An Olympic first really worth celebrating.

Just over a coupla years ago I waved optimistically in the Twitterverse with “14 Athens, 6 Beijing, 43 New Delhi. How about the London Olympics uses the slogan: “No one had to die to make this happen Games”?

Well, they done it! No work oriented fatalities recorded and a record-breaking drop in injury rates. (I did see that there was a death of a crane driver on one of the sites, but it seems it was subsequently revealed the chap died of a heart attack.)

A fantastic achievement, and the British Health and Safety Executive (HSE) is justifiably proud of their role; and bravo to them.

Better still, you can find a whole bunch of research and analytical papers based on the things learned from the very deliberate and measured work safety approaches used.

I’ve only had time to have a quick squizz through the host of papers available. But it does seem that the use of a systematic approach to managing contractors, support for supervisors, a major engagement of workers to improve safety outcomes – all those things contributed to an excellent safety result. In other words, they implemented the work safety principles that have been bandied about for years, and it worked beautifully.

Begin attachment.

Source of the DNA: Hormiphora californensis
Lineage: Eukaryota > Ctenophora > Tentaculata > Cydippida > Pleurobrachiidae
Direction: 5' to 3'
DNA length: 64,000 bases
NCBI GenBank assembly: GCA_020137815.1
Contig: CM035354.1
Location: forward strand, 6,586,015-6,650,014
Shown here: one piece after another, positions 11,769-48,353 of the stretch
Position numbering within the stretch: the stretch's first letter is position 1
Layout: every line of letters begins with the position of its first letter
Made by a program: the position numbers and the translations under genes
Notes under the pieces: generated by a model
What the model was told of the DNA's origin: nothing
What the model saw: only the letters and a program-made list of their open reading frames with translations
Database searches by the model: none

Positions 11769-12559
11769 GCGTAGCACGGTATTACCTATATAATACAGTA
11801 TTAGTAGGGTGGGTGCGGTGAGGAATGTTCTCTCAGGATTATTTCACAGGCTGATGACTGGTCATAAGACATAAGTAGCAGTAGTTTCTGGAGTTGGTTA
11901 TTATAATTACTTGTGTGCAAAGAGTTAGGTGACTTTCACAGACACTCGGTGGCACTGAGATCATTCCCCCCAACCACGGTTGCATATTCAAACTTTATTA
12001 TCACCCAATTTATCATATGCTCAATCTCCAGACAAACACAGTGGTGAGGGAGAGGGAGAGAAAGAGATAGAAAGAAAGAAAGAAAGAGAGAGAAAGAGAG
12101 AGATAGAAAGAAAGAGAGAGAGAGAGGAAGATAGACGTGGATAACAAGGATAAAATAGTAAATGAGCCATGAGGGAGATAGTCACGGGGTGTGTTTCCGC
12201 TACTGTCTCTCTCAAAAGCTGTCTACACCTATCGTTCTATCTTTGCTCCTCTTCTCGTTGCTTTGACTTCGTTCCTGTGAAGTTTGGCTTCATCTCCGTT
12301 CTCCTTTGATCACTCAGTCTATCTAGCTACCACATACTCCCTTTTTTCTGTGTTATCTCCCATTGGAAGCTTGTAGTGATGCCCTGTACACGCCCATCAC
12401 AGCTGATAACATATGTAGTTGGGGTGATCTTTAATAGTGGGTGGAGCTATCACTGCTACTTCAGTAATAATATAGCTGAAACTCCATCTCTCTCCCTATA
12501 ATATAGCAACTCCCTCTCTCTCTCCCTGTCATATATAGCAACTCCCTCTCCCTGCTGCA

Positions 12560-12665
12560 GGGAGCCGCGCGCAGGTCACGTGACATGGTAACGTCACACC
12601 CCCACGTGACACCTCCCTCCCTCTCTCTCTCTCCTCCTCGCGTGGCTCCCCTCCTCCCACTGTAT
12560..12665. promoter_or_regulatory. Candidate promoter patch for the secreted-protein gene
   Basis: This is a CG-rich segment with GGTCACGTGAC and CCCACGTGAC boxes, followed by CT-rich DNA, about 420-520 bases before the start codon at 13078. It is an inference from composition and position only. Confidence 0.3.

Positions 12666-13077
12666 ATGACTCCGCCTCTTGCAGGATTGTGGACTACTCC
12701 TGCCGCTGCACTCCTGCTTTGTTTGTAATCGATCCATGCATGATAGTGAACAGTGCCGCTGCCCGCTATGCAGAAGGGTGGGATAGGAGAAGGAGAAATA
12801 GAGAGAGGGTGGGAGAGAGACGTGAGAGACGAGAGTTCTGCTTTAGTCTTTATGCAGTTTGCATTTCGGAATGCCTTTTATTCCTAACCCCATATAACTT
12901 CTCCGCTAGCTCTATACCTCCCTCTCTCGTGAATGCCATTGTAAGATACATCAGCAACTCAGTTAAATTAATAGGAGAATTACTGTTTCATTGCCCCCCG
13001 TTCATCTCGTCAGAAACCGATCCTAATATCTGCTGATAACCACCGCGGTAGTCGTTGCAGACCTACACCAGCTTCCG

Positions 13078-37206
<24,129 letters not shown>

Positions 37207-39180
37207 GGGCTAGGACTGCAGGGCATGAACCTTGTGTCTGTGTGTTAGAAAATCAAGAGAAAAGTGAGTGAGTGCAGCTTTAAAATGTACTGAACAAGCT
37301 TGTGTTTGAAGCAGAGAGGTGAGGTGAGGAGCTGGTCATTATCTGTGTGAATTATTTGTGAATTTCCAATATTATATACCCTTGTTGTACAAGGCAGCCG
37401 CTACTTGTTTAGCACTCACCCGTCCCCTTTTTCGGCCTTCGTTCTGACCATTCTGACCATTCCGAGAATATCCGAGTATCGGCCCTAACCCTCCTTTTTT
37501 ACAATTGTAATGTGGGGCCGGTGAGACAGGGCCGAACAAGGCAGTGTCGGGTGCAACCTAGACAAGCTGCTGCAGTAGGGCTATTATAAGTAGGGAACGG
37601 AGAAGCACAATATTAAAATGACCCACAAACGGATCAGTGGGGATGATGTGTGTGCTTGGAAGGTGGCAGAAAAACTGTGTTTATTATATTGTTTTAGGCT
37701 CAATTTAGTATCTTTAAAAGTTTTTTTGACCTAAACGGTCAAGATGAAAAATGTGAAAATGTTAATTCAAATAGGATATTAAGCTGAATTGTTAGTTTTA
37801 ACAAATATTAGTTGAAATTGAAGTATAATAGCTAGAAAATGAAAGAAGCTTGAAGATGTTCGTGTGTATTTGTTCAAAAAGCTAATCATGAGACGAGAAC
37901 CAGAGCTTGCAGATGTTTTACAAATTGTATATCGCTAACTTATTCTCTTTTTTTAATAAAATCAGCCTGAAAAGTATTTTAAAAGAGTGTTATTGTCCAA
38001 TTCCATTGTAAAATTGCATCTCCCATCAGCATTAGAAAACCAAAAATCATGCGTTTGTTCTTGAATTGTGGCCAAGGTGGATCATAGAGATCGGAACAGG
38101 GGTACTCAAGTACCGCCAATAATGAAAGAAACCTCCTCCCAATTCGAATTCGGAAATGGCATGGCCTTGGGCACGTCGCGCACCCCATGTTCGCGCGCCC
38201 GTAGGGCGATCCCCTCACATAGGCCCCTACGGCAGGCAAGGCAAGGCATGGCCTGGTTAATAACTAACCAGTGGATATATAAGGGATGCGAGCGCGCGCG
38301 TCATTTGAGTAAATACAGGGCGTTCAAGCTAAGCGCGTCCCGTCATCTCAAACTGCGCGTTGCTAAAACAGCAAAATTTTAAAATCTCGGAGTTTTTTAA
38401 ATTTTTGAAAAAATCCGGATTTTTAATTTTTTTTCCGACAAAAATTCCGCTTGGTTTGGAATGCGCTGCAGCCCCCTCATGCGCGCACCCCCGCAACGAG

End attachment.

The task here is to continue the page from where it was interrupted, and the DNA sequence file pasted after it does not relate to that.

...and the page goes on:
Here be a bunch of handy links on the outcomes and findings, there’s lots to use in this stuff:

Lessons for industry from the HSE site: http://www.hse.gov.uk/aboutus/london-2012-games/lessons-for-industry.htm

A news release from the British Institute of Occupational Safety and Health; a handy summary of outcomes with other links: http://www.iosh.co.uk/news/latest_news_releases/31_olympic_build_research.aspx

Col Finnie
finiOHS

The “head scratcher” in due diligence

I’ve been having a “hmmm(?!)” moments with a wee bit of the due diligence stuff in clause 27 of the Work Health Safety Bill (WHS). I’m interested to hear what you people reckon about it.

Here’s the rub: I don’t think it’s possible to get a clear idea of what it means to comply with the due diligence obligation as set out in clause 27(5)(a); in turn, this means the obligation is, for all practical purposes, unenforceable.